St Feock donate vaccine costs to poorer nations
From Cornwall with love…
With Covid-19 still ravaging many parts of the world, the rush for vaccinations affects us all.
The congregation at St Feock has played its part in helping to get vaccines to people in poorer countries by raising almost £1,700.
Following a talk by Local Worship Leader Nina Davey about the UNICEF ‘twin my vaccine’ programme, which aims to get 2 billion Covid-19 vaccinations to people in over 190 of the poorest countries, St Feock’s flock of 56 flew into action.
The following week, the congregation decided to try and give the equivalent of what their own vaccines would have cost if they had had to pay for one and the result was £1,697. This money will enable over 30,000 vaccinations to be given in developing countries.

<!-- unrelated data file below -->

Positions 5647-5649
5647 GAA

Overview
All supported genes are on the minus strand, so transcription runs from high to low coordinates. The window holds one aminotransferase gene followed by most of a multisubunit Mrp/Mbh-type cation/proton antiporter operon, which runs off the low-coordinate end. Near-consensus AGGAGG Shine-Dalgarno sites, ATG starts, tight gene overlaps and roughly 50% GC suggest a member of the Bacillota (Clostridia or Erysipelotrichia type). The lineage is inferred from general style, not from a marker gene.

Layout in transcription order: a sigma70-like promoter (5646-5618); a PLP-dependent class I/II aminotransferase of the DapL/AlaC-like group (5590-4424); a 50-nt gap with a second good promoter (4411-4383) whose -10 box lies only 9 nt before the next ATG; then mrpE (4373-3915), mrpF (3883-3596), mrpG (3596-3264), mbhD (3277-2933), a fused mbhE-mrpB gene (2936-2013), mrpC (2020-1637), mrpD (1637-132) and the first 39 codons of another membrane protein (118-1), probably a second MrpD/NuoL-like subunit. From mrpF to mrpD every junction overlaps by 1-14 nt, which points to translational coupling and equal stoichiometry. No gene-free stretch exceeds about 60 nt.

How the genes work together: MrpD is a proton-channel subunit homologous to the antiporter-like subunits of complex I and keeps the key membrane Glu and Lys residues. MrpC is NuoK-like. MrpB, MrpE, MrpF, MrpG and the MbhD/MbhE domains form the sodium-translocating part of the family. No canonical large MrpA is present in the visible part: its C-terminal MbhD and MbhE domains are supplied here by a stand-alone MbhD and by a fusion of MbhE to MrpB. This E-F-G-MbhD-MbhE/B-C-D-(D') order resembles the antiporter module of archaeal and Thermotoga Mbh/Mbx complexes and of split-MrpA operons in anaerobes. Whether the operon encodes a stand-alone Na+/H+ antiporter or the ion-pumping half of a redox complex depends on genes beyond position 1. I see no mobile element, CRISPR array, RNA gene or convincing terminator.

PCC Secretary Rosalind Smith said: “It just shows what a massive difference one small village church and a congregation of 56 can make. We hope this might encourage others to have a try.”
The Rt Revd Philip Mounstephen, Bishop of Truro, said: “This really is an amazing effort and I want to give thanks to the whole congregation and say congratulations to you all. It’s a great example of a committed collective community effort – and well worth sharing.”
The Church of England is backing the VaccinAid campaign to ‘Give the World a Shot’ to help defeat Covid-19.
Led by UNICEF UK, with the online fundraising platform Crowdfunder, the campaign offers people a practical way to give thanks for their Covid-19 vaccination, by making a voluntary donation to help pay for jabs for others around the world.
It aims to help fund almost two billion Covid-19 vaccines for health workers and the most high risk and vulnerable people on our planet. The money raised will also help UNICEF provide tests and treatments to people in 190 countries around the world through the global COVAX initiative.
The Archbishop of Canterbury, Justin Welby, encouraged people and congregations to donate and to spread the word in the community, as a practical demonstration of Jesus’s command to love our neighbour.
VaccinAid is being supported by other faith groups, businesses, celebrities and the NHS.